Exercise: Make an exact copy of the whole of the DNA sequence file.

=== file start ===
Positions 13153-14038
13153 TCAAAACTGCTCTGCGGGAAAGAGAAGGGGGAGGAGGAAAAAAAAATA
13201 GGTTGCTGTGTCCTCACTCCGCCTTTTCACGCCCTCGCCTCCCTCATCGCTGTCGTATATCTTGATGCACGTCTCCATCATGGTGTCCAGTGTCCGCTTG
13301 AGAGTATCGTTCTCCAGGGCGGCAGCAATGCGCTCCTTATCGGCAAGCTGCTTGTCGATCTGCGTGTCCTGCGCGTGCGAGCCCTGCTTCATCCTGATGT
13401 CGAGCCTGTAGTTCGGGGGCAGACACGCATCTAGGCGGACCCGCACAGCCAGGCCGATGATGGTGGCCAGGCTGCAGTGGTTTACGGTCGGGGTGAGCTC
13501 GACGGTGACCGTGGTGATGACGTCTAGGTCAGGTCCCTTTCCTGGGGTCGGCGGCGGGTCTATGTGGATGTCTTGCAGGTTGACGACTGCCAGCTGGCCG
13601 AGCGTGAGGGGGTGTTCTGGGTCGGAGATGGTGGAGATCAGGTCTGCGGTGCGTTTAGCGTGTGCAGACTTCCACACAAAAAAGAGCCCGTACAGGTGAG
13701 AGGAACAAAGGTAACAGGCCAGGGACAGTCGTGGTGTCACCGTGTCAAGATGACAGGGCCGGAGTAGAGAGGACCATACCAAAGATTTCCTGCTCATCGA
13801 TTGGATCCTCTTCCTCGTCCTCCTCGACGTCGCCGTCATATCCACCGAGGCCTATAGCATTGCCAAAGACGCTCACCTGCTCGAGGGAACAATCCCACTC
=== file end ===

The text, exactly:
Positions 13153-14038
13153 TCAAAACTGCTCTGCGGGAAAGAGAAGGGGGAGGAGGAAAAAAAAATA
13201 GGTTGCTGTGTCCTCACTCCGCCTTTTCACGCCCTCGCCTCCCTCATCGCTGTCGTATATCTTGATGCACGTCTCCATCATGGTGTCCAGTGTCCGCTTG
13301 AGAGTATCGTTCTCCAGGGCGGCAGCAATGCGCTCCTTATCGGCAAGCTGCTTGTCGATCTGCGTGTCCTGCGCGTGCGAGCCCTGCTTCATCCTGATGT
13401 CGAGCCTGTAGTTCGGGGGCAGACACGCATCTAGGCGGACCCGCACAGCCAGGCCGATGATGGTGGCCAGGCTGCAGTGGTTTACGGTCGGGGTGAGCTC
13501 GACGGTGACCGTGGTGATGACGTCTAGGTCAGGTCCCTTTCCTGGGGTCGGCGGCGGGTCTATGTGGATGTCTTGCAGGTTGACGACTGCCAGCTGGCCG
13601 AGCGTGAGGGGGTGTTCTGGGTCGGAGATGGTGGAGATCAGGTCTGCGGTGCGTTTAGCGTGTGCAGACTTCCACACAAAAAAGAGCCCGTACAGGTGAG
13701 AGGAACAAAGGTAACAGGCCAGGGACAGTCGTGGTGTCACCGTGTCAAGATGACAGGGCCGGAGTAGAGAGGACCATACCAAAGATTTCCTGCTCATCGA
13801 TTGGATCCTCTTCCTCGTCCTCCTCGACGTCGCCGTCATATCCACCGAGGCCTATAGCATTGCCAAAGACGCTCACCTGCTCGAGGGAACAATCCCACTC